Other’s opinion: Crowded fields for a special primary
Published 6:03 pm Friday, March 18, 2022
The Free Press, Mankato
Twenty is a nice round number, and an impressive one in the context of candidates for political office.
Now we’ll see if the turnout for the primaries for this year’s special election in Minnesota’s 1st Congressional District can be as impressive.
The February death of Jim Hagedorn, in his second term as the congressman for the sprawling district, created an unusual situation. The seat, like all in the U.S. House of Representatives, was due for election in November anyway. State law mandates that a special election to fill the seat for the few months left in the year be held as part of the regular primary on Aug. 9. Working backwards from that brings us to a May 24 special primary, and the closing date for filings was Tuesday.
Whoever wins the special election in August will carry an advantage for the regular election in November, a scant three months later, in a somewhat redrawn district. (Le Sueur County’s voters get a say in the special election, but for the November election they will be in the 2nd District, currently held by Democrat Angie Craig; part of Brown County, currently in the 1st District, will likewise be in in the 7th, held by Republican Michelle Fischbach, for the November vote.)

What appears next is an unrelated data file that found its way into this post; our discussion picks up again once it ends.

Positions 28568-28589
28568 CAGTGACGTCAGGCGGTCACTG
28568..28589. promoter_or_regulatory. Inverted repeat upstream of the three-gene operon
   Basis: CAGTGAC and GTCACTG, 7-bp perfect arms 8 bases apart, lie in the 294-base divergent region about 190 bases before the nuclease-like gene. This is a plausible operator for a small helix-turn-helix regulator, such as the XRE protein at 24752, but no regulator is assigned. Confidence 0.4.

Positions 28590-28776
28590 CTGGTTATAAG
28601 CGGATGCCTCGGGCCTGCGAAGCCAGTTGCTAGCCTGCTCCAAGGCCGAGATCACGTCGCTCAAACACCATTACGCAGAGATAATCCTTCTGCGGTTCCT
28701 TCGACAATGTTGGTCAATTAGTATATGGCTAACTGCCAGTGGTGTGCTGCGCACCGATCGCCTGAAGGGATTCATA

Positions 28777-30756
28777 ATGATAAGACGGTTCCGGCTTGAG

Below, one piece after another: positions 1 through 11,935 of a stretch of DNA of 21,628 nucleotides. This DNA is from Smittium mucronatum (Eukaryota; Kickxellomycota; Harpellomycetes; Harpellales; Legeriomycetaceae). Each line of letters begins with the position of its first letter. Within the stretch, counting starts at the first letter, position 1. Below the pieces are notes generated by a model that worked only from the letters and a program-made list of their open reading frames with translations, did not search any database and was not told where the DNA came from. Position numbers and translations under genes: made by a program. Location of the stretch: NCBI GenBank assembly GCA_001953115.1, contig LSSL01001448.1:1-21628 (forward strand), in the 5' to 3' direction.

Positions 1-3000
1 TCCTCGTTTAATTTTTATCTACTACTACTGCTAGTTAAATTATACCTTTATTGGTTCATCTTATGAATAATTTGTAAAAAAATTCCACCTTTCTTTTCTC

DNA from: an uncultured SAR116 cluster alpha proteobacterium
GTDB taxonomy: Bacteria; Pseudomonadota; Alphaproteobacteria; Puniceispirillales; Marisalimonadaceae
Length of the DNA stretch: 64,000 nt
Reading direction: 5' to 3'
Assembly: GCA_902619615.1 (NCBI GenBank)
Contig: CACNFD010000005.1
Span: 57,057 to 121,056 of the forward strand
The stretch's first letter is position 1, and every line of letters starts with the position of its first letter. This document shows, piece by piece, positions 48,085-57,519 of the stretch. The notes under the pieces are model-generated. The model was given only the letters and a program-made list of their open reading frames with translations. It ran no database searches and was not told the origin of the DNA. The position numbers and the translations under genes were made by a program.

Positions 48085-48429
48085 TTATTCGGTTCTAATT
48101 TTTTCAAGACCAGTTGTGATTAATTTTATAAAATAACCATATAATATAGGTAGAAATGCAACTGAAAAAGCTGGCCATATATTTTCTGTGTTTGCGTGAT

An open congressional seat that has been closely contested in each of the last three cycles has its appeal to the politically ambitious. A primary in a special election is seldom a high-turnout affair, and the sheer number of candidates on both sides of the ballot — 10 Republicans and eight DFLers — raises the genuine possibility of fractured fields and victorious candidates not genuinely representative of their party, much less the broader district. (Two candidates filed under the label of legalized marijuana parties and will not face a primary.)
To be sure, some of the candidates are more plausible than others. At least three do not reside in either version of the 1st District (residency is not required by law). Many have not held elective office on any level, and that’s hardly a disqualifier either; neither had Hagedorn or his predecessor, Gov. Tim Walz. It is also likely that none have the name recognition that Hagedorn built up over years of campaigning.
Primary voters in the old 1st District have less than 11 weeks in which to sort through these fields. Their choices may well echo in southern Minnesota for years to come.